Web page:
Dubbed Maisonette (Little Home), this series by Italian furniture and product designer Simone Simoncelli contains three pieces of minimalist furniture each with a dual function for small-space living.
The small table turns into a serving or eating tray, the trolley doubles as a container and the bookshelf also features a clothing hanger. The latter two, in particular, take advantage of vertical possibilities to double their usefulness per unit of space occupied.
The pieces are constructed from iron rods and naturally-finished adler wood – minimal but well-constructed materials for simplicity and durability. Simone’s portfolio also spans chairs, lighting, signage and more.
“What I am learning it is to be obstinate,” Simonelli says in an interview with Yatzer. “I am sure that in order to be a designer today you need to be obstinate, never give up, I think this is the only rule. Then it is very important the experimentation. If you don’t do experiments, like for prototypes, videos, research, it is becoming really difficult. And this is also the main difficulty that you have when you are a young designer: the opportunity to invest time and resources in prototypes and experiments.”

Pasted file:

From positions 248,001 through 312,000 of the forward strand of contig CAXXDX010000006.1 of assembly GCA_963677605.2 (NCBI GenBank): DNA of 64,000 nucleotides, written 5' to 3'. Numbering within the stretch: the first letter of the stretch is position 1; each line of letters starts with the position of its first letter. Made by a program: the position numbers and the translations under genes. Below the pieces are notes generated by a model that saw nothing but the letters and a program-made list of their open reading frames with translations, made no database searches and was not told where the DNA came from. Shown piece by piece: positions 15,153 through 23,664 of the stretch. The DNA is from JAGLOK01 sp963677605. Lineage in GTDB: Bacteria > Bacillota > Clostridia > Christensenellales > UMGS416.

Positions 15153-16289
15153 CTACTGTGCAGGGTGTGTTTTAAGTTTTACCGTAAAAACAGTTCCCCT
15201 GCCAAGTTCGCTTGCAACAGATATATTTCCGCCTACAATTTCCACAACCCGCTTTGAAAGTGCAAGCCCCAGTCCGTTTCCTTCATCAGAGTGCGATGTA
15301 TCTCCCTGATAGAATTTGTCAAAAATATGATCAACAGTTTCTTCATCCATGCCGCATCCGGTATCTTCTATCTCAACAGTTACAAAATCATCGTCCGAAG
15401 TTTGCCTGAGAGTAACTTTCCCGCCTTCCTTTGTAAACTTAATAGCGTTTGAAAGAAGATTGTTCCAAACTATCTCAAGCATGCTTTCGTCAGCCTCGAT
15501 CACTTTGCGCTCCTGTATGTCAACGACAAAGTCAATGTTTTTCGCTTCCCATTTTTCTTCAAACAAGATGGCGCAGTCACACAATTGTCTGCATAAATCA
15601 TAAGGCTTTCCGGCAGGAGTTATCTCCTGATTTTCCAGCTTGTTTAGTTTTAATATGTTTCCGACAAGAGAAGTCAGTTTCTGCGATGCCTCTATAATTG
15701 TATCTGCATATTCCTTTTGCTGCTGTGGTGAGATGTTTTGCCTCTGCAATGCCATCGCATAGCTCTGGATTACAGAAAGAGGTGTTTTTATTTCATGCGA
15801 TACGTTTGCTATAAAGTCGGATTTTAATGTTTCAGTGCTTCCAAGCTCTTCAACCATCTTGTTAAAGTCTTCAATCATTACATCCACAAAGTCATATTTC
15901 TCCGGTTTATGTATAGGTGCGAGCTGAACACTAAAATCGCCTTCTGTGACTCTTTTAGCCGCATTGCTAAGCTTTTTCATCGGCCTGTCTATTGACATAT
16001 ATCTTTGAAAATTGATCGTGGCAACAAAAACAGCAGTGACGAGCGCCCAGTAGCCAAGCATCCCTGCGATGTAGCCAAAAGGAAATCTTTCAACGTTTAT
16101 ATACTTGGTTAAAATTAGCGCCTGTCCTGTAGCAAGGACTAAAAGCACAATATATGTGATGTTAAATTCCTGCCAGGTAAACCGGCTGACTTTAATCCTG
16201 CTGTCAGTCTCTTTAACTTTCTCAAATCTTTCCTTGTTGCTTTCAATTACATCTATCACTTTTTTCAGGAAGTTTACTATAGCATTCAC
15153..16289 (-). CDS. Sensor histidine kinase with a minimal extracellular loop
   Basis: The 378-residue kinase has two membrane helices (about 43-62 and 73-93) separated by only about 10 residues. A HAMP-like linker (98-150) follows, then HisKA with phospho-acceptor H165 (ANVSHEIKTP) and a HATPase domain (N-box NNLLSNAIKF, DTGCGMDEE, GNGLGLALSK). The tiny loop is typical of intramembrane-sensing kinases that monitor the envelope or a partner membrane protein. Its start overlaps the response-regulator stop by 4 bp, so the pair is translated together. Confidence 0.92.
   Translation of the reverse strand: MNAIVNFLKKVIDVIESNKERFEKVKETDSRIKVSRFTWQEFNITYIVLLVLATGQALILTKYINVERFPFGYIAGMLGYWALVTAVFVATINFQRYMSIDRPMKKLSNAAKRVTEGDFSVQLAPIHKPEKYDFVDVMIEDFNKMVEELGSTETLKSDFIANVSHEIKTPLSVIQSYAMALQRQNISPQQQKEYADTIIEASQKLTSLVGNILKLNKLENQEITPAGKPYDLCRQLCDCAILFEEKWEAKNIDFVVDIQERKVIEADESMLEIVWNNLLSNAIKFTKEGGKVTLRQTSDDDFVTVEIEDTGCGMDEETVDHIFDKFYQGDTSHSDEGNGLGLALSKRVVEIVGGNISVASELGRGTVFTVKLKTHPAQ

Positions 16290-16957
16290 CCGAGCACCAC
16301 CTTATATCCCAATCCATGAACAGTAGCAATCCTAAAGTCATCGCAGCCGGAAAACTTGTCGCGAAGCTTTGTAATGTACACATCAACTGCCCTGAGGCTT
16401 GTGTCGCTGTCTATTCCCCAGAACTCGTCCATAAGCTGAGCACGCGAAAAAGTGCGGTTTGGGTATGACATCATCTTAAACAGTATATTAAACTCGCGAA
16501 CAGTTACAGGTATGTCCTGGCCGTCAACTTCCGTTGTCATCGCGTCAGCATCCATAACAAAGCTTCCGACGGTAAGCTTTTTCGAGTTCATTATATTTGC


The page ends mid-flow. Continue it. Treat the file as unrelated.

“I am pretty sure of that, ordinary things are a great source of inspiration! I recommend you a really nice book I came up a couple of years ago in Italy called ‘Design Anonimo’, a book that is a gallery of objects without names, objects that are with us everyday, simple things that we probably use without even noticing it, “supernormal” objects as Fukasawa & Morrison name them. Personally, I get a lot of inspiration from ‘visual’ culture. It is more probable that a new idea comes to me from a photo seen on Flickr than from a formal gesture. I think visual language has a main influence in my life.”